Net Neutrality is Not a Pirates' Fight Anymore

Comments Filter:
  • ...there will be an encrypted version of the internet available on another level.

    Rest assured of it.

    • ...there will be an encrypted version of the internet available on another level.

      Rest assured of it.

      ..and if they ban or otherwise succeed in destroying encyption, there will always be someone who creates unsullied encryption to power it. Viva la revolución! You can't stop the signal!

    • by guises ( 2423402 )

      If the gov. or anyone regulates the internet... ...there will be an encrypted version of the internet available on another level.

      Yes we know this, that's what we have right now. You seem to have left out the second part of that thought though: "...and if they don't regulate the internet then there won't be squat, because the only access remaining will be whatever the ISPs choose to allow."

  • Thinks they support this for YOUR benefit.

    It is them using YOU for their own benefit.

    • Re: (Score:3, Insightful)

      by Anonymous Coward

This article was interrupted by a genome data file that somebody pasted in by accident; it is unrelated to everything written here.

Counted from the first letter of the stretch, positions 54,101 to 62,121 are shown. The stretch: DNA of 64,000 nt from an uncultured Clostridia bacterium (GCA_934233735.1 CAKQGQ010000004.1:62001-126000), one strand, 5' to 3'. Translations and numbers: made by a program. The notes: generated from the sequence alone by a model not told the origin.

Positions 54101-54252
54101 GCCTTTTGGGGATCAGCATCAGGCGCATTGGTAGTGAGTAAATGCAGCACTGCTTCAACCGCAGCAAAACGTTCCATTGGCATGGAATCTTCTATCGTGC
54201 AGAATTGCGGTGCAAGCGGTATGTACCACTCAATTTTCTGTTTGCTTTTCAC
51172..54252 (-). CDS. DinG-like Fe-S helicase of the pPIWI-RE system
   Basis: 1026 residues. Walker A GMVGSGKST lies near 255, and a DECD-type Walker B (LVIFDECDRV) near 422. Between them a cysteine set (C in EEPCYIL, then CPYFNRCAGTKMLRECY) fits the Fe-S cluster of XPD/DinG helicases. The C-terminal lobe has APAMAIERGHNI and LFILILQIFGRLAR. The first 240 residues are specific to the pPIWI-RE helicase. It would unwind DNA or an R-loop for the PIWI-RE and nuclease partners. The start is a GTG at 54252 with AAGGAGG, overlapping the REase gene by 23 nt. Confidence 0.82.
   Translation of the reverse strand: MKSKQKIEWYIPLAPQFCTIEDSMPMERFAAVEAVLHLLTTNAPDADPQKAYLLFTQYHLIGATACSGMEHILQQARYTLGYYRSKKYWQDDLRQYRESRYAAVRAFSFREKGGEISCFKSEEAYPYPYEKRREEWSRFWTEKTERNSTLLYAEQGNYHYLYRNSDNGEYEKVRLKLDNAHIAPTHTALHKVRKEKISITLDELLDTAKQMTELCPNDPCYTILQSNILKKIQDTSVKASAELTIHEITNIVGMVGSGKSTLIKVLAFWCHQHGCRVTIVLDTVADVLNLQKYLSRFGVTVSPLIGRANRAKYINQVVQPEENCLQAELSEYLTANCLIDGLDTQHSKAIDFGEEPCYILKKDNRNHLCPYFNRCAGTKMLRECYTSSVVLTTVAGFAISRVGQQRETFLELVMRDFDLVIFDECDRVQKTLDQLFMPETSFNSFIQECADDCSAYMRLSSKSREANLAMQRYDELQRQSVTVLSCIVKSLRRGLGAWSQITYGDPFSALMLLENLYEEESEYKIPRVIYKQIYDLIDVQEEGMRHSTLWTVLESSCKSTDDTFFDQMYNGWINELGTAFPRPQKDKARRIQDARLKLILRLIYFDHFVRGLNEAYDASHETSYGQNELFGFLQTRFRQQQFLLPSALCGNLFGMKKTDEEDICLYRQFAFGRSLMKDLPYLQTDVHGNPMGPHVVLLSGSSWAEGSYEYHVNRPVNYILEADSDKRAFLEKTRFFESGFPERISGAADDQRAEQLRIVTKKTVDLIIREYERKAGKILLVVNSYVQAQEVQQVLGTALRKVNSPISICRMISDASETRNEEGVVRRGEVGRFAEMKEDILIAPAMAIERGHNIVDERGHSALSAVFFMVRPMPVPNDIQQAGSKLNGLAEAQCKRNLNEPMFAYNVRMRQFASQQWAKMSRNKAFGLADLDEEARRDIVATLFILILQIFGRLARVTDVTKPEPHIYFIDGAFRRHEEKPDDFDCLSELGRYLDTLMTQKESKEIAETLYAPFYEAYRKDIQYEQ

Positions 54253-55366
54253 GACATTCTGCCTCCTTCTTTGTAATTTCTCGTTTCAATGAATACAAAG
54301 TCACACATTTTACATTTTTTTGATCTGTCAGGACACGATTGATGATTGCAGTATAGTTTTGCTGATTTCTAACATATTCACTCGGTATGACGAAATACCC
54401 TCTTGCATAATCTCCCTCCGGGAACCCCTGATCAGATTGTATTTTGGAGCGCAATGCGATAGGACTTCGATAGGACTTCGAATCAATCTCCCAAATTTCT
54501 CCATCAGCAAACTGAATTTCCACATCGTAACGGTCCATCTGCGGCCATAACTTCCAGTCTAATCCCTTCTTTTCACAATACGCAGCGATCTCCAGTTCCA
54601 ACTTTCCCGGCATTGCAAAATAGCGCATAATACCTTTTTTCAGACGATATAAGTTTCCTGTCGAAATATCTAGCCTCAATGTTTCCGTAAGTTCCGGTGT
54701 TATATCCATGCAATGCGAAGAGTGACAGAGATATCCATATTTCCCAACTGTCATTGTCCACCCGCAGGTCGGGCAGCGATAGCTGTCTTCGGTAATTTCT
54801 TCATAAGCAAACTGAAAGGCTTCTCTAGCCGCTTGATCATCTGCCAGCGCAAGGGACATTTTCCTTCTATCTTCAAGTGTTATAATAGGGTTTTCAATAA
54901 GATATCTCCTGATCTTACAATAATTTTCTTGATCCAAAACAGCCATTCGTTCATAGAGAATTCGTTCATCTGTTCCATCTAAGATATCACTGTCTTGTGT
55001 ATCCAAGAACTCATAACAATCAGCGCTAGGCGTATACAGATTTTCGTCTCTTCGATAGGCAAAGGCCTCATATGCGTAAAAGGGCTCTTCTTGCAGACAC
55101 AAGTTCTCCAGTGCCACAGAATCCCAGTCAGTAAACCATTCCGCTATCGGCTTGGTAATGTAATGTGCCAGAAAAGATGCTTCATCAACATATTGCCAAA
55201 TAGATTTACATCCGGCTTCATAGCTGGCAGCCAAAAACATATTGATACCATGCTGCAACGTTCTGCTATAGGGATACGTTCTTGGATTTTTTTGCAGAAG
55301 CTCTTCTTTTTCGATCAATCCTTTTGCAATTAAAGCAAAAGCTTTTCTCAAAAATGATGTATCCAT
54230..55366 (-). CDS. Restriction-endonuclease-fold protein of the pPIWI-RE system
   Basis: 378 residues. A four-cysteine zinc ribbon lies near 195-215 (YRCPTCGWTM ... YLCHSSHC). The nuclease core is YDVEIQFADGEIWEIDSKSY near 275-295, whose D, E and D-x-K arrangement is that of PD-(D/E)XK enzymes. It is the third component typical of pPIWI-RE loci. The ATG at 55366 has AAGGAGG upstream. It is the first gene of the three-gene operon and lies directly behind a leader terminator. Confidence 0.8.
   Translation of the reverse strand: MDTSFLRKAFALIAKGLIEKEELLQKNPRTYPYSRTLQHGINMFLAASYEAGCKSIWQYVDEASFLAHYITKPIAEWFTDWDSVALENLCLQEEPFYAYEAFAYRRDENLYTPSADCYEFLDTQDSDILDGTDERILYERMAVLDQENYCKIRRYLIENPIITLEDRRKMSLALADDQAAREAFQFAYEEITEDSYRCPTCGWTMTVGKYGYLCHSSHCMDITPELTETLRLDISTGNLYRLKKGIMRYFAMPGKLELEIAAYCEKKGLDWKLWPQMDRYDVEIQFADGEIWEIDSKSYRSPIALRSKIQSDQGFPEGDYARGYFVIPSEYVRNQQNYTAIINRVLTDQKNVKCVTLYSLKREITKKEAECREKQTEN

It doesn't matter. I want net neutrality because I want new entrants into a field to have equal ability to compete without being in a slow lane. I want ComCrap and VeriZonE to have to count their own lame services against their data caps too so that they can't push people off of NetFlix, Hulu, Amazon Instant, YouTube, etc. When the desires of the corporation and individual meet - for that moment they can be allies.
      • by Anonymous Coward

        > ComCrap and VeriZonE

        Okay, I get ComCrap, but how in the everloving fuck is "VeriZonE" supposed to be a jab? I get that it's _trying_ to be a jab at Verizon, but... like... "ZonE"? What??

    • by Roger W Moore ( 538166 ) on Wednesday July 12, 2017 @03:15PM (#54795599) Journal

      Thinks they support this for YOUR benefit.

      Who cares that they only support this for their own benefit? In this case, their and our interests align extremely well: we want to be able to choose from whom to purchase internet services and they want us to have the freedom to choose because their services are currently a consumer favourite. Give it a few years and their opinion may change if they suddenly find they are competing with a new startup but the longer net neutrality lasts the better established and harder to change it becomes.

    • Thinks they support this for YOUR benefit.

      It is them using YOU for their own benefit.

      Because for every stance on an issue, only one party can possibly benefit?

      • by AHuxley ( 892839 )
        When a big brand wants DRM, movie and TV show streaming for "free" all over the USA?